Congress needs to pass TPA

Legislative Watch: China now EU's largest trade partner; USDA invests in American made fertilizer; E-15 year-round bill; WOTUS exceptions; National Ag Day.

P. Scott Shearer, Vice President

March 24, 2023

4 Min Read
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A group of over 50 agricultural and food organizations are calling on Congress to pass Trade Promotion Authority which will allow the U.S. to negotiate additional free-trade agreements which are critical for U.S. agriculture.  

The organizations highlighted in a letter to Congress that the U.S. was falling behind our competitors. The U.S. has not implemented a comprehensive trade agreement that opens new markets in over a decade, while our competitors continue to implement new agreements.  

"The essential question is not only whether the U.S. is working for new market access, but also how well the U.S. is doing so relative to our economic competitors. Regrettably, America is falling badly behind. Between 2010 and 2020, China and the European Union enjoyed over twice as much advantage from trade agreement tariff reductions as the U.S. In this decade, our situation to date is far worse. The U.S. has not implemented a comprehensive trade agreement that opens new markets in over a decade."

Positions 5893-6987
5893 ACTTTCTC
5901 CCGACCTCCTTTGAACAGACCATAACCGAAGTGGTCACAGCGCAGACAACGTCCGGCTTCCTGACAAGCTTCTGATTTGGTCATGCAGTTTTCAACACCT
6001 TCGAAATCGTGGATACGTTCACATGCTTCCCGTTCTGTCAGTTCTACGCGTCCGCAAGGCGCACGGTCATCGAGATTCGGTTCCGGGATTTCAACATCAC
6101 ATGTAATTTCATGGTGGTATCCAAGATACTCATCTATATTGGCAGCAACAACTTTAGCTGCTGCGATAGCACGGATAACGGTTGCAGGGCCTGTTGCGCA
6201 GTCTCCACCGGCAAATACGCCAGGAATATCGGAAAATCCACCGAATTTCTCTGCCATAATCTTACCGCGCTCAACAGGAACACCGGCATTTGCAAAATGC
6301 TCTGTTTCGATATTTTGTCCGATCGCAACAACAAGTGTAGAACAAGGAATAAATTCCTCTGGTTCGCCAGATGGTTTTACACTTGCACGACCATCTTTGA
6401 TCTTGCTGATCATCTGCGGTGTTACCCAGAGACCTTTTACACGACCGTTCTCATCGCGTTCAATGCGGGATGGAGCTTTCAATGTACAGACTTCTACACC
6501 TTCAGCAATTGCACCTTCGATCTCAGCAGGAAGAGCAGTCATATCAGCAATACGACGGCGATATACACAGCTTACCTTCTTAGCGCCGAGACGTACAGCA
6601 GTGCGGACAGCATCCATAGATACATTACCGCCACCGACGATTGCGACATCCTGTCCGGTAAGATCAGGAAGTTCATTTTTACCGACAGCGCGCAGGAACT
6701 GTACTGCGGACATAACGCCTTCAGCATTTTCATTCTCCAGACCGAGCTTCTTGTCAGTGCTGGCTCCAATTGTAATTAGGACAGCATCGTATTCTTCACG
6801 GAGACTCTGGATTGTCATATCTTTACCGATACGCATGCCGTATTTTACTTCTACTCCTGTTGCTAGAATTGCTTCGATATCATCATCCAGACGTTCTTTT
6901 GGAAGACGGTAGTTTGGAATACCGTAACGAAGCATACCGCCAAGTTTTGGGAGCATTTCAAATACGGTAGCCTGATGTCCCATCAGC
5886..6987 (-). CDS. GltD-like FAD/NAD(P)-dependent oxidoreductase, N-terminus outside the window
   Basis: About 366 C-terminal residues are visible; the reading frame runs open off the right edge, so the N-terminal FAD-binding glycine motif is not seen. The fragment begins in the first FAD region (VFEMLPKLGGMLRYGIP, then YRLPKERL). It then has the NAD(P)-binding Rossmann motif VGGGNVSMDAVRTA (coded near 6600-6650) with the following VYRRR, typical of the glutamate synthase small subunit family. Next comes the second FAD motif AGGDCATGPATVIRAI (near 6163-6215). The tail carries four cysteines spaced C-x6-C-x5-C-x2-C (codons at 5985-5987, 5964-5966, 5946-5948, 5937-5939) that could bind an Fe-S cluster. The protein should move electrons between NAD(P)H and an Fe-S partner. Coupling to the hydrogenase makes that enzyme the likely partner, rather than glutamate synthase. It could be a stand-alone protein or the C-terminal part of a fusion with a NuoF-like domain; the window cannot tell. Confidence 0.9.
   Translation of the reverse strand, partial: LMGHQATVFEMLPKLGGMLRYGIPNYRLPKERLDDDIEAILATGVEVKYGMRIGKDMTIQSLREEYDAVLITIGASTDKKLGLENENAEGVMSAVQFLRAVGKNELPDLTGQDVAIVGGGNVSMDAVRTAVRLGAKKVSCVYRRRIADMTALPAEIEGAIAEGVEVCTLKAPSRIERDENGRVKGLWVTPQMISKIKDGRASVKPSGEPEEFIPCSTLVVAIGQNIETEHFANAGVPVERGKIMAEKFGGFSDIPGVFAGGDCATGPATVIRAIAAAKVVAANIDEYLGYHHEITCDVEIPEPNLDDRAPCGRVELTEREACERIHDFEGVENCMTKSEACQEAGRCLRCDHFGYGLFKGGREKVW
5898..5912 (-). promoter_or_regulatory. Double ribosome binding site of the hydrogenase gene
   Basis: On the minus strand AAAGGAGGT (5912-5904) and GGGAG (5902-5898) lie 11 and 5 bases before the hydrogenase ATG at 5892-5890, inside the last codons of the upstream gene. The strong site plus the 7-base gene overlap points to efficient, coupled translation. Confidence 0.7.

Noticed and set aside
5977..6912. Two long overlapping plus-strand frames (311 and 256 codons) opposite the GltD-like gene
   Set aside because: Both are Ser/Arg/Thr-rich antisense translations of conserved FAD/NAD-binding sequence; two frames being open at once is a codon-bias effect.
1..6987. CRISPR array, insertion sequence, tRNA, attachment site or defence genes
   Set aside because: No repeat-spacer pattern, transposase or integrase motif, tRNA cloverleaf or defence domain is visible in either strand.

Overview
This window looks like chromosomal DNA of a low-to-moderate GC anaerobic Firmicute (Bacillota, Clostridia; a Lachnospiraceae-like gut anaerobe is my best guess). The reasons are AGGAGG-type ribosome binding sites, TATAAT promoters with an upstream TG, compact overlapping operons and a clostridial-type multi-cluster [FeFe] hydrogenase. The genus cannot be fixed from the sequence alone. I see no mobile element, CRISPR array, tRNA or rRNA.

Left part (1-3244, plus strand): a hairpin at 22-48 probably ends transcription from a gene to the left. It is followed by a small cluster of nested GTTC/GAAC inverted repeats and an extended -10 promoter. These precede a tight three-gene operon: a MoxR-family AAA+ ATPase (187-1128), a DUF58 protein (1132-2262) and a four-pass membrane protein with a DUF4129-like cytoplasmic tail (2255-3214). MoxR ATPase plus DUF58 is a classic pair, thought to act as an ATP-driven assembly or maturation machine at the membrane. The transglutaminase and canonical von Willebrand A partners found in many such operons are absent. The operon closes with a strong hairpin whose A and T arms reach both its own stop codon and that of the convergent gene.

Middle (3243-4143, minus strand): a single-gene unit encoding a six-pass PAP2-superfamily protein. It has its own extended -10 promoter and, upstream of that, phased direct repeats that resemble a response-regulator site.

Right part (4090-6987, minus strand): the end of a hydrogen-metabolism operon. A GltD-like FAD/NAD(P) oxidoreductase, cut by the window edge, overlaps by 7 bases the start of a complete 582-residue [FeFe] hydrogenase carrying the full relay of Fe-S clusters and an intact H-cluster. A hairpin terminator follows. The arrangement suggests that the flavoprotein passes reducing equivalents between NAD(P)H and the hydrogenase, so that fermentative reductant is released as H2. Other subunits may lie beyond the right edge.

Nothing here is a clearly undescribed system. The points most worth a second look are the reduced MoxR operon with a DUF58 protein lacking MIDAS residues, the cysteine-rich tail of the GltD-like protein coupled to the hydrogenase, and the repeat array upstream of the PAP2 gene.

The group noted that China is now the EU's largest trading partner, displacing the U.S., a result of China joining the Regional Comprehensive Economic Partnership. China has requested to join the Comprehensive and Progressive Agreement for Trans-Pacific Partnership. CPTPP was a U.S. initiative, but former President Trump pulled out of the agreement in 2017.